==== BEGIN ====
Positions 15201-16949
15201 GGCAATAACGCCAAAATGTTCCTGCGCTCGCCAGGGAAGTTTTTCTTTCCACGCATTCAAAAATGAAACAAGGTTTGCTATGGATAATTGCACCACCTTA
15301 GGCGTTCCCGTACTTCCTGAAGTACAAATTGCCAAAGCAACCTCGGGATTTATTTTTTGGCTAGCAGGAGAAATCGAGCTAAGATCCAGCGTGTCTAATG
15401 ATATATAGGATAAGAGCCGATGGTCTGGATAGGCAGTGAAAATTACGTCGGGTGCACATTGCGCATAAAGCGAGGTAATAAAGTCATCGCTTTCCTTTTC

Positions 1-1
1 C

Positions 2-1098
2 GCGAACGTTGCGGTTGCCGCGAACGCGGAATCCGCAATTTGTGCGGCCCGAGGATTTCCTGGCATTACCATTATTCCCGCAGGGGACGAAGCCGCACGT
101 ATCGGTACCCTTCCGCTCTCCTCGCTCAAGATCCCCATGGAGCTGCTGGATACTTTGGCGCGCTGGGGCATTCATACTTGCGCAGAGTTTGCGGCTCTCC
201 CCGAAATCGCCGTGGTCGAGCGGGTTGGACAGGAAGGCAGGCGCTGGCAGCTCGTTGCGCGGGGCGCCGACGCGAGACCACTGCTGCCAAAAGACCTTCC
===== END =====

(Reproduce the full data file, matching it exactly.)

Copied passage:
Positions 15201-16949
15201 GGCAATAACGCCAAAATGTTCCTGCGCTCGCCAGGGAAGTTTTTCTTTCCACGCATTCAAAAATGAAACAAGGTTTGCTATGGATAATTGCACCACCTTA
15301 GGCGTTCCCGTACTTCCTGAAGTACAAATTGCCAAAGCAACCTCGGGATTTATTTTTTGGCTAGCAGGAGAAATCGAGCTAAGATCCAGCGTGTCTAATG
15401 ATATATAGGATAAGAGCCGATGGTCTGGATAGGCAGTGAAAATTACGTCGGGTGCACATTGCGCATAAAGCGAGGTAATAAAGTCATCGCTTTCCTTTTC

Positions 1-1
1 C

Positions 2-1098
2 GCGAACGTTGCGGTTGCCGCGAACGCGGAATCCGCAATTTGTGCGGCCCGAGGATTTCCTGGCATTACCATTATTCCCGCAGGGGACGAAGCCGCACGT
101 ATCGGTACCCTTCCGCTCTCCTCGCTCAAGATCCCCATGGAGCTGCTGGATACTTTGGCGCGCTGGGGCATTCATACTTGCGCAGAGTTTGCGGCTCTCC
201 CCGAAATCGCCGTGGTCGAGCGGGTTGGACAGGAAGGCAGGCGCTGGCAGCTCGTTGCGCGGGGCGCCGACGCGAGACCACTGCTGCCAAAAGACCTTCC